It’s true that increasingly the arduous work of discovering treatments for the most intractable diseases isn’t occurring at multibillion-dollar pharmaceutical corporations, like Merck or Eli Lilly, it’s occurring at tiny biotech startups funded entirely by investors betting that these companies will succeed and eventually make a profit.
In fact, 70% of clinical trials are conducted by small biotechnology companies, according to data from BIO.
The modern drug development process goes like this: A discovery is made at the National Institutes of Health or in an academic lab, small biotech entrepreneurs spin the idea into a company and try to test the idea in the clinic, then the ideas that work are licensed out to larger drug companies that can take the drug to market — or the entire company is acquired by the larger drug company.
It’s a “fragile ecosystem,” said MIT’s Lo. “If you take any one part and reduce or eliminate it the whole thing comes to a crashing halt,” he added.
All of the companies STAT spoke with are playing their prescribed role in that ecosystem: They were taking on complex diseases and testing novel new ideas, the likes of which have never hit pharmacy shelves.
Nkarta is trying to engineer “natural killer” cells that doctors can take off a shelf, ready-made, to inject into a patient to cure their cancer. Tango is trying to tackle cancer too; it’s using the gene editing tool CRISPR to develop drugs that genetically target cancers. Rodin is studying how a degrading connection between nerve cells could be behind diseases like Alzheimer’s and schizophrenia. Xencor, which is the furthest along of the group and has licensed out its technology to a larger drug maker, Alexion, for use in one FDA-approved drug, is hoping the antibodies it’s developing could be used to treat everything from cancer to HIV and the flu.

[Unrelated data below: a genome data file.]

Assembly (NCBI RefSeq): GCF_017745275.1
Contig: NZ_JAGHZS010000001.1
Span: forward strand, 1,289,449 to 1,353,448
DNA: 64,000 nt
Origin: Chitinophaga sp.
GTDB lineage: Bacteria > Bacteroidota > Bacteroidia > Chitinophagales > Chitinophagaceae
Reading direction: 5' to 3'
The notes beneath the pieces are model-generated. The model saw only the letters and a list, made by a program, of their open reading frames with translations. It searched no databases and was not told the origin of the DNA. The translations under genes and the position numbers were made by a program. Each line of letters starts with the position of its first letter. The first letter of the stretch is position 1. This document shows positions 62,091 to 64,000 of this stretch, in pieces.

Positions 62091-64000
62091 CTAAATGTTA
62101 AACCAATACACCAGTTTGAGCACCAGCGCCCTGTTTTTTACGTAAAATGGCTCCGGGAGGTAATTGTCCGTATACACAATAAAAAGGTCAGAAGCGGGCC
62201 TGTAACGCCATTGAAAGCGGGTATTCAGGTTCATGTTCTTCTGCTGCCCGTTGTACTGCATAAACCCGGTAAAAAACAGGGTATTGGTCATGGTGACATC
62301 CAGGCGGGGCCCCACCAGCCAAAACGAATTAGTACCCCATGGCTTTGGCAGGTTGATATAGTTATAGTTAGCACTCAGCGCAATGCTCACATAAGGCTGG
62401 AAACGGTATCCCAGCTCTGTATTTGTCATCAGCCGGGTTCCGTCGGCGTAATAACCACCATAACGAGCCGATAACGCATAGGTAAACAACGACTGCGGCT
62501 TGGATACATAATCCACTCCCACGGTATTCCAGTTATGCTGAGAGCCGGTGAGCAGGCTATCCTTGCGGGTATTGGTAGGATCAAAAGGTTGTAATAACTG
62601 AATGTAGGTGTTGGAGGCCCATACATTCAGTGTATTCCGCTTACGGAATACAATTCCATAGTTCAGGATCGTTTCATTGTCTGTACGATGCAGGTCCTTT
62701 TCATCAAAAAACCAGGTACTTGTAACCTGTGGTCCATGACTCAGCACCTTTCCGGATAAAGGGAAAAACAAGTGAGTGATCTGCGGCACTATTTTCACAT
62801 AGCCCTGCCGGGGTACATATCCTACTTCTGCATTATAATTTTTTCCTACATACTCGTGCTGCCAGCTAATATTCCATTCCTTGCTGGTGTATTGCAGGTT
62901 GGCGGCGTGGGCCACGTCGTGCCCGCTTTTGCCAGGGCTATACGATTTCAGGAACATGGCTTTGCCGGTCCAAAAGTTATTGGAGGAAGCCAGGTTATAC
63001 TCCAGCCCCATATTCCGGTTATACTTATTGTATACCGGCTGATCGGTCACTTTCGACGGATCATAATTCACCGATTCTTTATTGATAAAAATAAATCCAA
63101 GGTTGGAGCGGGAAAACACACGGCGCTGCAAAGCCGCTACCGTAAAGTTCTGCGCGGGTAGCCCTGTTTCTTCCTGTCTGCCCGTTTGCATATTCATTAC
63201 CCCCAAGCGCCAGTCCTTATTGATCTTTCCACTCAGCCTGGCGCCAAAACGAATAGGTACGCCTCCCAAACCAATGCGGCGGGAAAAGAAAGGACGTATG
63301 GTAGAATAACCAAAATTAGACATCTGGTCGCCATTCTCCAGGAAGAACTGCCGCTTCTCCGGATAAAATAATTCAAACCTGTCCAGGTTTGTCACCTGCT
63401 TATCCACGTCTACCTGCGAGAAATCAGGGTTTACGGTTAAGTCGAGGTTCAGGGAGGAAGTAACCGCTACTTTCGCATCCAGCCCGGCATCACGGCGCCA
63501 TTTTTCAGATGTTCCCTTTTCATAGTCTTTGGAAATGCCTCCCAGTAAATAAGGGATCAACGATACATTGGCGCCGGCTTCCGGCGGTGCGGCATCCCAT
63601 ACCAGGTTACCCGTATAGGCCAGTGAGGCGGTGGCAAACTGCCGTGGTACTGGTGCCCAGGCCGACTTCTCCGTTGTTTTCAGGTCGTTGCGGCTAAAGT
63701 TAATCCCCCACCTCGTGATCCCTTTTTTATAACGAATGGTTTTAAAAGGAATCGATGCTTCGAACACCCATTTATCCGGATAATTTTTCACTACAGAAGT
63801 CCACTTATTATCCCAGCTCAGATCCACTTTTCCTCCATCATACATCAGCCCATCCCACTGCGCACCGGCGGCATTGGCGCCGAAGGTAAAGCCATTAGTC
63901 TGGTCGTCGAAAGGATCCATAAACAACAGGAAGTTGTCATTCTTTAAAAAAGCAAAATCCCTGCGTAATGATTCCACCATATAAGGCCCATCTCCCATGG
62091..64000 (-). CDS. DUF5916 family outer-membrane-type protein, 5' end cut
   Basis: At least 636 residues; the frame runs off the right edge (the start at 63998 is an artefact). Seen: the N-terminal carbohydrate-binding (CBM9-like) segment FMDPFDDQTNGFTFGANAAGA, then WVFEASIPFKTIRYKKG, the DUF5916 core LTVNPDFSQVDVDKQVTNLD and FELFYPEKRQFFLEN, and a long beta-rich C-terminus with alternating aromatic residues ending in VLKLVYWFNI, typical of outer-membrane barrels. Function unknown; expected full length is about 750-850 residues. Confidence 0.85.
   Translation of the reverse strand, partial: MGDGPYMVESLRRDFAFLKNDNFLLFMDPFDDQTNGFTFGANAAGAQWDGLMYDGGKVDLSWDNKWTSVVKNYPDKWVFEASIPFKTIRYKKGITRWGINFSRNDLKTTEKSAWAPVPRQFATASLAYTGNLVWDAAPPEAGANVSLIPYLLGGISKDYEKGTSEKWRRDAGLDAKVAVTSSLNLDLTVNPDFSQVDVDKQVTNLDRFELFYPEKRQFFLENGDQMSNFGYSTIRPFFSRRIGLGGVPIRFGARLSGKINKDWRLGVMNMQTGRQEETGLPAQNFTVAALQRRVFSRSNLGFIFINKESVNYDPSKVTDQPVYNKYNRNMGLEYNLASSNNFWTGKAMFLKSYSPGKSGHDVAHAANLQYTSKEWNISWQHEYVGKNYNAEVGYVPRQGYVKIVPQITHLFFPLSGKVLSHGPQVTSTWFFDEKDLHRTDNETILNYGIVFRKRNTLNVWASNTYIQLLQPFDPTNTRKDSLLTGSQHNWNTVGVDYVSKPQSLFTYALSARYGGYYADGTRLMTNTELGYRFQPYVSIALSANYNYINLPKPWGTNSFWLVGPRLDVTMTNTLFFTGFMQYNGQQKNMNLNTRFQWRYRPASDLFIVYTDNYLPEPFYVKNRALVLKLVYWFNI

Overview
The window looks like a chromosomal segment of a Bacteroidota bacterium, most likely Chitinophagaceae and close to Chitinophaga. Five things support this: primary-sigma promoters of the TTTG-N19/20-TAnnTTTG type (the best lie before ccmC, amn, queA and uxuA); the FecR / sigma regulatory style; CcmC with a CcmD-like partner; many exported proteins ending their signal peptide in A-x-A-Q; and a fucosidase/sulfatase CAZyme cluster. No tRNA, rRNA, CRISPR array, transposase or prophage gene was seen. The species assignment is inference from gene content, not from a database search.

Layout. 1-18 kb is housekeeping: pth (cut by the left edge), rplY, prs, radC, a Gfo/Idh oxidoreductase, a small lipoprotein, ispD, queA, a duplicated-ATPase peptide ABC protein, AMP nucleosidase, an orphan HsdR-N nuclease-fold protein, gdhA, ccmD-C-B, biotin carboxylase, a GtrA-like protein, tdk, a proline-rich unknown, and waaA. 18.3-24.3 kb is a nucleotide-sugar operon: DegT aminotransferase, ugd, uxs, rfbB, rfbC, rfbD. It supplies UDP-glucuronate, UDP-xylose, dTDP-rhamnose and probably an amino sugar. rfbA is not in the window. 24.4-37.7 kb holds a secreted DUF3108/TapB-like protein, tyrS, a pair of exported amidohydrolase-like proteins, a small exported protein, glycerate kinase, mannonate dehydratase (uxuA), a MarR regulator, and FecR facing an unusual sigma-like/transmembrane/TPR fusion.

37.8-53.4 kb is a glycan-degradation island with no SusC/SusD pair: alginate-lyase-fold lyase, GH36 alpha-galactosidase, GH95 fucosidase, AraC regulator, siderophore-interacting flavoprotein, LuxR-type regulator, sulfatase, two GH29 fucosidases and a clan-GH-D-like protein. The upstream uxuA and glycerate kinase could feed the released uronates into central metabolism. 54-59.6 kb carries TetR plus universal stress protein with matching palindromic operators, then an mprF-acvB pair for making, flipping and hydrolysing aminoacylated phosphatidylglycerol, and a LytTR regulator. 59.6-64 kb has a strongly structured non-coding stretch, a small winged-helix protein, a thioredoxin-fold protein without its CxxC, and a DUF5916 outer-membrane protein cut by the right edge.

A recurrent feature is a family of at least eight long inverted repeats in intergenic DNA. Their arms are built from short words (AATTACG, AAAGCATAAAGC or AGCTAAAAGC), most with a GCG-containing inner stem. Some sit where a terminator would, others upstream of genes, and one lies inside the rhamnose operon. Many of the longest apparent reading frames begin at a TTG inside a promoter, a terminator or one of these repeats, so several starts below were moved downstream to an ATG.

Democrats have insisted that this early-stage research isn’t being done at drug companies, but rather at the NIH and in academic labs, in an attempt to counter any criticism that the legislation might diminish research. And many of those initial ideas did, in fact, come from academia and the NIH. Xencor, for example, was spun out of Caltech, Nkarta out of St. Jude Children’s Research Hospital.